You did something very GOOD this time - you invoked the never-before-invoked
arbitration process, instead of secretly resolving an "irresistable force
meets immovable object" dispute. Please accept credit for this good
INDEED. Thanks, Laksminath.
And as for what to do about this problem for the future - I would
suggest that we should not focus too much on this particular incident or
even IAB's role. There are different confirming bodies and there are
I think a good first step is to make sure the questionnaire templates
are clear about what information stays strictly within the nomcom and
what may be shown to confirming bodies. And clarify that feedback from
the community shall never leave the nomcom, if that's not already clear.
But even after doing this, the basic question of what confirming means
stays open. I think the intent is that the confirming body makes a final
sanity check and under normal circumstances that should be it. I
understand the need for requesting some amount of information; it may
well be that the candidates are not all personally known to the
confirming body. CVs would be useful in this process, for instance. This
is what we have been talking about on the list. However, presumably we
have the confirming process to catch problems, so the more difficult
case is the problem case. Hopefully this is extremely rare or
non-existent. I would expect the confidentiality rules on, e.g.,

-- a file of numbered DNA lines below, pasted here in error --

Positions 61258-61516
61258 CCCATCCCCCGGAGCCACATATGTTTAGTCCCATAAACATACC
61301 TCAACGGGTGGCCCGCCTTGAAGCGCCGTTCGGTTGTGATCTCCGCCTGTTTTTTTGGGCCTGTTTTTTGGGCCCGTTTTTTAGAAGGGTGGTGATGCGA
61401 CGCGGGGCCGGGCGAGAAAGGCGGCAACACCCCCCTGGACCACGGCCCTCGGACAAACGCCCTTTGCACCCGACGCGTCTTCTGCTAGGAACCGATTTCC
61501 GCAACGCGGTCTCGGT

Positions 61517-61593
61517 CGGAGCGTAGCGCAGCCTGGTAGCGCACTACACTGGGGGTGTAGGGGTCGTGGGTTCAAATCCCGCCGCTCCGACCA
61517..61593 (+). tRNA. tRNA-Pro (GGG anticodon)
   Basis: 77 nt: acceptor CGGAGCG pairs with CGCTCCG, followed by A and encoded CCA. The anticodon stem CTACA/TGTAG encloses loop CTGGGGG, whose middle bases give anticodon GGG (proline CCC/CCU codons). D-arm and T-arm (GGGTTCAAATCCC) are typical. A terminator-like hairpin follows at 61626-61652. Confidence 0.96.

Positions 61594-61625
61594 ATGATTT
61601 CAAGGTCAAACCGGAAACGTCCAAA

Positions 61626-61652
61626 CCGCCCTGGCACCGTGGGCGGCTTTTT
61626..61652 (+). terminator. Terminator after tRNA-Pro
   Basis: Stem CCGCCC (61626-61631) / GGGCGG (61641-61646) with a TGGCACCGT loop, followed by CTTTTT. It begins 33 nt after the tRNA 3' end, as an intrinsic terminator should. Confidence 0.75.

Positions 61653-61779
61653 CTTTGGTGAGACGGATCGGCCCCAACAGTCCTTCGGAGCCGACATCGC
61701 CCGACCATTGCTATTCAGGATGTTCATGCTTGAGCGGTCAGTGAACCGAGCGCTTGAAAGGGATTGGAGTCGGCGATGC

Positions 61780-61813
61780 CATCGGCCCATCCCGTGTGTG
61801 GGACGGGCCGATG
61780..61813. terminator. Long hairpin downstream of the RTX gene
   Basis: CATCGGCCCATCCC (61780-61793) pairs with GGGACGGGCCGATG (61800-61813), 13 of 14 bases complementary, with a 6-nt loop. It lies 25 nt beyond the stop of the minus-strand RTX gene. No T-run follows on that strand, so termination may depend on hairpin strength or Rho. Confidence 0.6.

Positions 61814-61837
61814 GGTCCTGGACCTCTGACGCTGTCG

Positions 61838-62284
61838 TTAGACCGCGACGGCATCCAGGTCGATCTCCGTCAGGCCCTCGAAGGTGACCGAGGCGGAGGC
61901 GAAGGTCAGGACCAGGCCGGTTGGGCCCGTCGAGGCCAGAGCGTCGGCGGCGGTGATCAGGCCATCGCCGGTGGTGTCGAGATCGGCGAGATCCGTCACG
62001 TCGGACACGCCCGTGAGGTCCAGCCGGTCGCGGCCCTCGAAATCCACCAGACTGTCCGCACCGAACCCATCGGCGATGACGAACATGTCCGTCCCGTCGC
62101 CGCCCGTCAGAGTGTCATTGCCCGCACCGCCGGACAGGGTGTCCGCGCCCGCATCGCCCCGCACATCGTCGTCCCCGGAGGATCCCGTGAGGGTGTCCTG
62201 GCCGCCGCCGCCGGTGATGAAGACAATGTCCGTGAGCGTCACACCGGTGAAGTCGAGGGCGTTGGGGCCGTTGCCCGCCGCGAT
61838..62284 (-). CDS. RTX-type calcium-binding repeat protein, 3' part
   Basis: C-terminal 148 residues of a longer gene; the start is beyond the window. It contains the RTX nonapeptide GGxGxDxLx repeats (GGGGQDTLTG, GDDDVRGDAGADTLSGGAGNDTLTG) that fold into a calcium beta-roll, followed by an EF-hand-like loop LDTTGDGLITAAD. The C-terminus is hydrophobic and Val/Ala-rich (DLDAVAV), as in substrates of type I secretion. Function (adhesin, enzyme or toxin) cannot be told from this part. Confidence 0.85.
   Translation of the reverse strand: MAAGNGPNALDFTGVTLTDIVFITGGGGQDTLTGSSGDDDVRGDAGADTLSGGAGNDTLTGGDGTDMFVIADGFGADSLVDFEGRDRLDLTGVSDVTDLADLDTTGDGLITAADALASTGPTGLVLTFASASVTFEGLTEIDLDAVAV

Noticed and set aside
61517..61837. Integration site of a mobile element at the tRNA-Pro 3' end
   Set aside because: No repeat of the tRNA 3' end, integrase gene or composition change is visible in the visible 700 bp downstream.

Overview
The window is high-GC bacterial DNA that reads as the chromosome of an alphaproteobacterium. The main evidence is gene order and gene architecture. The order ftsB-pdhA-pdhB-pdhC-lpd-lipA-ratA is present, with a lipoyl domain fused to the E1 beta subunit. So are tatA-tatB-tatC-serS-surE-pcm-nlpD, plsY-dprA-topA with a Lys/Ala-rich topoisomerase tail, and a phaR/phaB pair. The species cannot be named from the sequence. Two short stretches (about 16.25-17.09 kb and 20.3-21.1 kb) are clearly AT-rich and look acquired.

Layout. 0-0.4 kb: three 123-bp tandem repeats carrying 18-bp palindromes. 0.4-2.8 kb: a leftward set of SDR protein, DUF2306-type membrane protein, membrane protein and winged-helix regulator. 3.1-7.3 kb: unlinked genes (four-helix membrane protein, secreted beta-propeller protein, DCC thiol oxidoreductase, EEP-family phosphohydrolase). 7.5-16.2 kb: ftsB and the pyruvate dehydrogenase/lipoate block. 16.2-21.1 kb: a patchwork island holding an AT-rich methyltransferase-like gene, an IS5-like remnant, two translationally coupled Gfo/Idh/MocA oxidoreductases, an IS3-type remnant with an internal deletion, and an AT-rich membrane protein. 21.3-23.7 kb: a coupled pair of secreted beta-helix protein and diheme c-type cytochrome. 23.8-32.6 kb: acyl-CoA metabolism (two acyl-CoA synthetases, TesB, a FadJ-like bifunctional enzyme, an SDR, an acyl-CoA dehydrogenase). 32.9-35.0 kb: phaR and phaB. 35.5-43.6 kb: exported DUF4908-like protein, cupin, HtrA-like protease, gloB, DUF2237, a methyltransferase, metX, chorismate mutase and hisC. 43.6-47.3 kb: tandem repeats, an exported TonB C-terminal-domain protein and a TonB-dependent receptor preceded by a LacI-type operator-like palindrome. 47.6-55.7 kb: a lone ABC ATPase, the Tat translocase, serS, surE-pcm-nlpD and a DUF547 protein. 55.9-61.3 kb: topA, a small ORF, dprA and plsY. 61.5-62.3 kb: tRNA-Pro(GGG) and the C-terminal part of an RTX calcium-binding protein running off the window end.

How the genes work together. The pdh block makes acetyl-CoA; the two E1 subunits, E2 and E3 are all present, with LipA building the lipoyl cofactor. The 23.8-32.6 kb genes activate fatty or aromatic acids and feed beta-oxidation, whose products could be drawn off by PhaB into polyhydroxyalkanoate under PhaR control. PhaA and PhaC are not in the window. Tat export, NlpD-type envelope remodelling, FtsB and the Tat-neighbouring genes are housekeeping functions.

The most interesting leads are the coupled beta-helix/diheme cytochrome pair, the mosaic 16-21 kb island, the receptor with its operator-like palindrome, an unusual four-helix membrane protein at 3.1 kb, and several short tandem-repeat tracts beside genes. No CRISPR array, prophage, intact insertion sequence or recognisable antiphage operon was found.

feedback to hold even in such a case. But it would seem a dialog between
the nomcom and the confirming body would be needed, and some information
would have to be exchanged -- perhaps in summarized form. "Yes, we
realize A has these issues but the only other candidate B had such and
such problem" or "He escaped from the institution last month? Oops,
perhaps we need to go with our backup candidate instead."
I have no idea how to specify the process on this so that it works under
all circumstances. But my main expectation for the confirming bodies is
that they do a thorough job without resorting to repeating nomcom's work
or questioning the results unless a truly serious problem can be seen.
P.S. Since the dispute resolution results are public, I would be
interested to know what kind of a report Scott would have been able to
give in the plenary, had the dispute been about a person rather than the
process. I hope we never have to see that. But maybe some food for
thought about the confidentiality rules of this whole thing...
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